WEEKLY RANT: A politician, a columnist, another columnist and the language of misogyny
I was not going to comment on the whole Alibhai-Brown/Fabricant/Delingpole thing. Truly, I wasn’t. I have kept my gob shut for days and my fingers away from the keyboard. But there is something about Delingpole’s defence of Fabricant – about any logical fallacy, dressed up to be so reasonable looking – that sends me into a sort of intellectual anaphylactic shock.
The bulk of the argument, in his imaginatively and tastefully titled piece “There’s nothing wrong with wanting to punch Yasmin Alibhai-Brown in the throat”, is essentially that this is not about all women, but about a particular woman. This woman, he argues, is herself responsible for the anger she causes and, therefore, violent fantasies are just dandy. His point is severely undercut by language laced with sexism both in his piece, his Channel 4 News appearance and many of the comments in support. Language which seems to contain a drummer-like repetition of “screeching”, “screaming”, “hysterical”, “harridan”, “harpy” and related sentiments.
The other part of Delingpole’s argument is semantic and insidious:
It’s immediately obvious when you read the tweet that Fabricant is outlining a hypothetical scenario. Hypothetical scenarios, by definition, may never happen. And in this case… Fabricant has ruled out it ever happening. So it seems bizarre, to say the least, that Fabricant should be censured or forced to apologise for something he hasn’t done and will never do, but merely for something he thought and then rejected… Far from being censured, Fabricant ought surely to be praised for illustrating in his tweet the wise restraint which forms the basis of civilisation.
This superficially attractive approach is more problematic, because it tries to dress up one thing as another and possibly, if no further thought is given, succeeds. What if I tweeted: “I could never appear on a discussion prog with [a specific woman] I would either end up with a brain haemorrhage or by raping her on the way out”? What if I tweeted “I could never appear on a discussion prog with [a specific person of Jewish ethnicity] I would either end up with a brain haemorrhage or by putting them in a gas chamber”? Going by Delingpole’s logic these scenarios are just as hypothetical, just as innocent. I ought, indeed, to be praised for “the wise restraint which forms the basis of civilisation”.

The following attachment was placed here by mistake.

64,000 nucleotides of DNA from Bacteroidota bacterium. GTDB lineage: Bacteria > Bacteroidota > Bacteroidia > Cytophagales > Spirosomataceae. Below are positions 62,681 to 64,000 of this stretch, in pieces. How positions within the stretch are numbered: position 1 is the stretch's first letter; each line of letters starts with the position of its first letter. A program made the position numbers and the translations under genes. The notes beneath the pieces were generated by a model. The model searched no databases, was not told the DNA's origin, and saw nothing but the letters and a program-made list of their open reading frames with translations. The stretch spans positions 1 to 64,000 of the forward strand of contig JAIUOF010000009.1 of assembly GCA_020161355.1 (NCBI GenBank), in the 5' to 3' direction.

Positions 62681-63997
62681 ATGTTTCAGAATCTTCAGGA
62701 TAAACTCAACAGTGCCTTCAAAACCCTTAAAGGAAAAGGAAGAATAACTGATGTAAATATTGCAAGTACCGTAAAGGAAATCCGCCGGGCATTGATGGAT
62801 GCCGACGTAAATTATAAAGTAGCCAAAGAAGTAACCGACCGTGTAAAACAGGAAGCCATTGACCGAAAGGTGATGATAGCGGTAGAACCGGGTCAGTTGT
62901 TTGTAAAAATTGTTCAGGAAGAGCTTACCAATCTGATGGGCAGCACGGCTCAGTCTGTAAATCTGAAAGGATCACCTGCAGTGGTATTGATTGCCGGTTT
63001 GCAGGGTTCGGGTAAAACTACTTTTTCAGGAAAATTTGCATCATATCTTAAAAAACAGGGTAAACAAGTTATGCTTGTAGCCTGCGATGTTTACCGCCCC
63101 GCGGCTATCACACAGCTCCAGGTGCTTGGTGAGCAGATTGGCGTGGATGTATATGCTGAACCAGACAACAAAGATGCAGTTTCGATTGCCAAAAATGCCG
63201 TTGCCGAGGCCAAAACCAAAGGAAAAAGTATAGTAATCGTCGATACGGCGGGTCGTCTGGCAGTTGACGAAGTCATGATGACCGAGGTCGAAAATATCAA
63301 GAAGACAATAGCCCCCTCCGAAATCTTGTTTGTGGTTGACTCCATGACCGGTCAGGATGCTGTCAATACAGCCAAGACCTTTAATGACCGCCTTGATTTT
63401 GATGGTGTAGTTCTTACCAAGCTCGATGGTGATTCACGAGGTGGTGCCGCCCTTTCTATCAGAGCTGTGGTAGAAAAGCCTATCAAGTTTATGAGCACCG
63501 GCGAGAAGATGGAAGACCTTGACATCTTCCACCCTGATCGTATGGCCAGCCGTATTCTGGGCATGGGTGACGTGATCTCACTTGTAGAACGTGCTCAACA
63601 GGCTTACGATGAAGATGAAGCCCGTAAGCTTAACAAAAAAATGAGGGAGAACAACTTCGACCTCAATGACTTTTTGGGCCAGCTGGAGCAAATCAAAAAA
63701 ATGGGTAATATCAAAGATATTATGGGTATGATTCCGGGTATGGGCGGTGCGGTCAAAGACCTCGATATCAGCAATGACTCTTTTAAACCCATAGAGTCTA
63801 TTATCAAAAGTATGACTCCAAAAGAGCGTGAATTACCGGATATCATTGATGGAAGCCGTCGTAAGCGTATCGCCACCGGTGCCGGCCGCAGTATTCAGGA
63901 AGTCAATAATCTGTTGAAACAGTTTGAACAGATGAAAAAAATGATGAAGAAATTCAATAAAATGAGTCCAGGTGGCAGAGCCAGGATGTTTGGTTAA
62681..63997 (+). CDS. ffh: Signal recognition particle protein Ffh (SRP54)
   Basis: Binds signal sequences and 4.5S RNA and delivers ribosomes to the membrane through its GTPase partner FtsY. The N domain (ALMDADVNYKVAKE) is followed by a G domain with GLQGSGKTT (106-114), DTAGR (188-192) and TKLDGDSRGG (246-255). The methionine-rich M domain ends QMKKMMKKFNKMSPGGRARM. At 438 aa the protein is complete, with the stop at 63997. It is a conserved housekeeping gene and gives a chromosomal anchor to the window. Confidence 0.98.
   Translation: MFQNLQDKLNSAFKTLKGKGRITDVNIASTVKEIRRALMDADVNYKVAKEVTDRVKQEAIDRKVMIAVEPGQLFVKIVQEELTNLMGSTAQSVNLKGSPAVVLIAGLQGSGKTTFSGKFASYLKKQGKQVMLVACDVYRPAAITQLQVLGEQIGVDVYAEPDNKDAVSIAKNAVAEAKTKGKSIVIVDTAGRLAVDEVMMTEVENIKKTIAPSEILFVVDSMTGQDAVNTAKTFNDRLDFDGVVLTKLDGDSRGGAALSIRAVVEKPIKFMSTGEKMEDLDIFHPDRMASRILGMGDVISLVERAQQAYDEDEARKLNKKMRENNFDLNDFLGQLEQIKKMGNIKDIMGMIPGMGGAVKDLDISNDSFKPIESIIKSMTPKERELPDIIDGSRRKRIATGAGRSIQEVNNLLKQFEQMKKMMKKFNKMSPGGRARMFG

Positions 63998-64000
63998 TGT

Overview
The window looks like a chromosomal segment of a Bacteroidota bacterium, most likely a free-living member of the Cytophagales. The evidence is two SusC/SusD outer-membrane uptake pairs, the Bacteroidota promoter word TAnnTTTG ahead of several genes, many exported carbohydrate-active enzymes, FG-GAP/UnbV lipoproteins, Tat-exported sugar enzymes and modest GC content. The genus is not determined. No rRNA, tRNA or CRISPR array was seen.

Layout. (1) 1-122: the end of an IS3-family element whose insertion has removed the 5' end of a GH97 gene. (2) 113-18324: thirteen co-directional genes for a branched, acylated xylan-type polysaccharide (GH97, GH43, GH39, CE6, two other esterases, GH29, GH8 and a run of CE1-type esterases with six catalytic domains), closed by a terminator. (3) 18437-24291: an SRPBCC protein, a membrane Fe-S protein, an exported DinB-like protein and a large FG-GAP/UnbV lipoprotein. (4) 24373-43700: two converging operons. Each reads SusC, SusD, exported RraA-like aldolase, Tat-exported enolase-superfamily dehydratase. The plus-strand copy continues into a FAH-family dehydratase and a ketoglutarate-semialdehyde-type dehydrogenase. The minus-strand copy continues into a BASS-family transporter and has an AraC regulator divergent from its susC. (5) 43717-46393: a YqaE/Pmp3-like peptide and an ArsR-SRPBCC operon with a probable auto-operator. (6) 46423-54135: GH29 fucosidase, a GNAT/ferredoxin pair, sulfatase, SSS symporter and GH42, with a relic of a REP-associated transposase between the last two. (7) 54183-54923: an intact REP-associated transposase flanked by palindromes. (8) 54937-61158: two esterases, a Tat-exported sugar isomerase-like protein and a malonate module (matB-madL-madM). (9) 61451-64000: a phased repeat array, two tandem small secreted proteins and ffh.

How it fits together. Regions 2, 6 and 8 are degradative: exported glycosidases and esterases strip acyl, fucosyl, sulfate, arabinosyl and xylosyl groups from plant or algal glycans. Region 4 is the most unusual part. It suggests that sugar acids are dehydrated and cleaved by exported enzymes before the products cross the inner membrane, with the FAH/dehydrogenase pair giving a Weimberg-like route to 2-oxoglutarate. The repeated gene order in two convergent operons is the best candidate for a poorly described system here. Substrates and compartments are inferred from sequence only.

Which is, of course, utter bollocks.
When people like Fabricant, Delingpole, Liddle – and countless threatened little men – get into trouble for crap like this, they run to the temple of Context and yell “Sanctuary! Sanctuary!” at the altar of Free Speech. But free speech does not only enshrine your right to say every cockamamie thing that pops up like a weed in the fallow field of your imagination. It also includes everyone else’s right to tell you they find it objectionable and why. What Delingpole is really asking for is not freedom of speech, but freedom from criticism. And freedom from context.
Because context does not only go as wide as you want it; one can always find a convenient rung along the ladder from the specific to the abstract, to justify just about anything. Context in this case includes a man in California shooting half a dozen girls because they wouldn’t fuck him. It includes a schoolgirl in Pakistan being shot in the face because she had the temerity to want an education. It includes two teenagers being gangraped and hung from a mango tree in India. Whether you like it or not, this is the context within which your grotty little fantasy about violently shutting up women fits. In this context, for a man in a position of power to express – and by extension perpetuate and embolden – misogynist fantasies is plainly vile.